Earlier this year Jo Grose made history when she became the United Synagogue’s first female chief executive in its 153-year history.
The US said it was impressed by “her clear vision”, her management experience and “passion for our work and desire to take the charity forward to engage even more of our members.”
At the time, she told Jewish News of her ambitious plans to empower young adults to build communities that meet their needs and that she wanted to attract and retain the best rabbinic couples.
She’s certainly no shy, retiring community wallflower. The Borehamwood and Elstree shul member, originally from Manchester, former chair of Yavneh College, was a director at Partnerships for Jewish Schools (PaJeS) and PJ Library, before joining the US to implement the 2015 Strategic Review.
She then worked with the communities team, before being appointed communities director.
Fast forward eight years and Grose is keen not to be “put in a box” as the first of her kind at the United Synagogue.
However, she says the upside is that “it has shown our female staff that there is a route to promotion and that females have a significant voice in the organisation. It’s shown our female spiritual leaders, our rebbetzens that they have platform.”
She says she works closely with both rebbetzens and female educators, and feels part of their community. “They now feel they are well represented at the top of the organisation. And our members have approached me. I’ve genuinely received hundreds of messages from women and girls in the community saying that ‘we feel now that we have an opportunity to be heard’.”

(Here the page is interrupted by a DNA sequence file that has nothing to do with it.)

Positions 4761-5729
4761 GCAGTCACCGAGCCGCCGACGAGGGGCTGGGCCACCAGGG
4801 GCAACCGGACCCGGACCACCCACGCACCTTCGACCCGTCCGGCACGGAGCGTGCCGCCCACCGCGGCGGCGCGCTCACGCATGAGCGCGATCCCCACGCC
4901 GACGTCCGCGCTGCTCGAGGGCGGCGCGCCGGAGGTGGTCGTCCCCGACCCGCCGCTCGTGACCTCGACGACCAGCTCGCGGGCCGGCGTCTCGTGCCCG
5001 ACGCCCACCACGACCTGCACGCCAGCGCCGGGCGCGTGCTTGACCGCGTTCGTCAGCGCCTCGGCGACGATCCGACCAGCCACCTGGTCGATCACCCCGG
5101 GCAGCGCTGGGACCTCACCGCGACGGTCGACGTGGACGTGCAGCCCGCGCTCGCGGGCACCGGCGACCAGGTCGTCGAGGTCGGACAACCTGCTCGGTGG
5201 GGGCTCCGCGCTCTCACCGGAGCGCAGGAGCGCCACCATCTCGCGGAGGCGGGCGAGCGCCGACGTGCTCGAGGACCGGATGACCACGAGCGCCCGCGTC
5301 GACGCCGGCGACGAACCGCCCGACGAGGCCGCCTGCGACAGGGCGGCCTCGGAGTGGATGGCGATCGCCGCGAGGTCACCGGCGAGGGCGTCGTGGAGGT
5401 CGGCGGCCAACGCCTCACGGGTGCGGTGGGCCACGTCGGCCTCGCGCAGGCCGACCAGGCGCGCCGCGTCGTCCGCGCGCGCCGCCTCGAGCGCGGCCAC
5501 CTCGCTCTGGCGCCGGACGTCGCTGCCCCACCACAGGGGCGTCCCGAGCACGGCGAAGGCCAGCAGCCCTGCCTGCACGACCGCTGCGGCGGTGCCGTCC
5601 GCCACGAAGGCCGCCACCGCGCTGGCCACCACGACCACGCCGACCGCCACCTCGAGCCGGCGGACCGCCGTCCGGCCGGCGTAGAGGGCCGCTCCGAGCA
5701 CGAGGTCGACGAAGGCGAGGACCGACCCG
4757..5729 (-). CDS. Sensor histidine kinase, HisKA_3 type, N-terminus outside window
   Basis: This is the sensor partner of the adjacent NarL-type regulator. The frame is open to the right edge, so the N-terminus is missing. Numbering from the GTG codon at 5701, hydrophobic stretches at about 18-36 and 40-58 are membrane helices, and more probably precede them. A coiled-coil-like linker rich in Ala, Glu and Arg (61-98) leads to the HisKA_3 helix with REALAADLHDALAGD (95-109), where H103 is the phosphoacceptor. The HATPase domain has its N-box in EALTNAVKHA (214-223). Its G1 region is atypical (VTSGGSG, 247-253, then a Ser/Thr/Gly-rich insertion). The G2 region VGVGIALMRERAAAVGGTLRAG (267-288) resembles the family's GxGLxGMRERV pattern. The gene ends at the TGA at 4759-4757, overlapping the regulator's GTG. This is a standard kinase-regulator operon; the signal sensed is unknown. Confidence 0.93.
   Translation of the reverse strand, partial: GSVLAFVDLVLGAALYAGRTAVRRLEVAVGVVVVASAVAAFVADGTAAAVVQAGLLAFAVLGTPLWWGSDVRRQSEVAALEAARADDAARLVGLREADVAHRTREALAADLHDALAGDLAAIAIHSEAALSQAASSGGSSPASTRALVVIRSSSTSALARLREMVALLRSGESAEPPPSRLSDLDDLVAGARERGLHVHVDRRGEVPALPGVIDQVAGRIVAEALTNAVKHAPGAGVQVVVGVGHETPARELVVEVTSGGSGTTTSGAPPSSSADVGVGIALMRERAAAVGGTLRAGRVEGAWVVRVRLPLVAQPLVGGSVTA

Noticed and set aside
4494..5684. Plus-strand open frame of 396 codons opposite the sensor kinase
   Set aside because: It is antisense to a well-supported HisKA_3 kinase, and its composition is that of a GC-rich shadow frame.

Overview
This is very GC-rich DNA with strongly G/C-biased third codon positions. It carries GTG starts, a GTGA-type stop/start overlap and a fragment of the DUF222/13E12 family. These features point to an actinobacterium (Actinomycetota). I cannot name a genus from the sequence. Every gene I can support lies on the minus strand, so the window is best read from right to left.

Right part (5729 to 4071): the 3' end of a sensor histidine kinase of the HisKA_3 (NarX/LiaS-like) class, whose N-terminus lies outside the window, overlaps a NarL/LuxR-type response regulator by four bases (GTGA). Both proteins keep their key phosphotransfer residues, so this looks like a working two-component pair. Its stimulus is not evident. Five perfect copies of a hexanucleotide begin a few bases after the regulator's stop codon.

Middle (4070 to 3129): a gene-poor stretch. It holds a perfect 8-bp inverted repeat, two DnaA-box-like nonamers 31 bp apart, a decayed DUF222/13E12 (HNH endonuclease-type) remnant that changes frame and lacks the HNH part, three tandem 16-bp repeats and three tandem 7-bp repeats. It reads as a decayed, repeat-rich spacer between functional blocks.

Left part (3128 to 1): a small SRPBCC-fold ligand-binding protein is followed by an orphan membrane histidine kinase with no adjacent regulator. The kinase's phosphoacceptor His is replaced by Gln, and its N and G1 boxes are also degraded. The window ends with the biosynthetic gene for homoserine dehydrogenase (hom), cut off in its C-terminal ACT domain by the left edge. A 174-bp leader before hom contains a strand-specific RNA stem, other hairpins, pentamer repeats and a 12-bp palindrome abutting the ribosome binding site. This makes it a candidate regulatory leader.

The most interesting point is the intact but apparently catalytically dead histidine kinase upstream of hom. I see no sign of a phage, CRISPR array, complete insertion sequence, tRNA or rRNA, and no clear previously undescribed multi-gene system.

Grose was already “quite used” to speaking to rooms full of rabbis and “very male-dominated spaces” but notes that the sands are shifting. She envisages a time, possibly “in the next few years” where it’s possible there will also be a woman president of the United Synagogue.
She describes the shift at the US towards fully embracing women as a gradual evolution, commenting that “it’s of course impacted by what goes on in women’s lives outside of the United Synagogue but it just feels like a natural progression.”
One of the reasons she feels she’s in her current role is because she’s worked so closely with the rabbanit over the last few years; “In order to have been successful in my job as Communities Director, I needed to understand the rabbinate and by that I mean rabbis and rebbetzens and their roles; they needed to trust me and I think that’s what I succeeded in doing.”
She notes that she’s only “had support from the Chief Rabbi – there has been absolutely no resistance. It’s not been an issue.”
Grose is open about her own Jewish learning experiences: “I didn’t go to sem (a seminary is an institute of Jewish studies for women). I’ve made space for the additional Jewish learning i needed to do this role.”
Top of her agenda are young adults, describing their relationship with the US and the wider Jewish community as “the existential challenge”.
For Grose, “it’s making sure that there are community models, spaces and encounters that speak to young adults and we’re able to bridge the gap between their living in an increasingly secular world, with liberal values, and being able to bridge that with authentic orthodox tradition. The only way to do that is to listen.”
And she does seem to be particularly good at it. She’s wary of expecting the younger generations to want to exist in the same religious spaces as their parents did.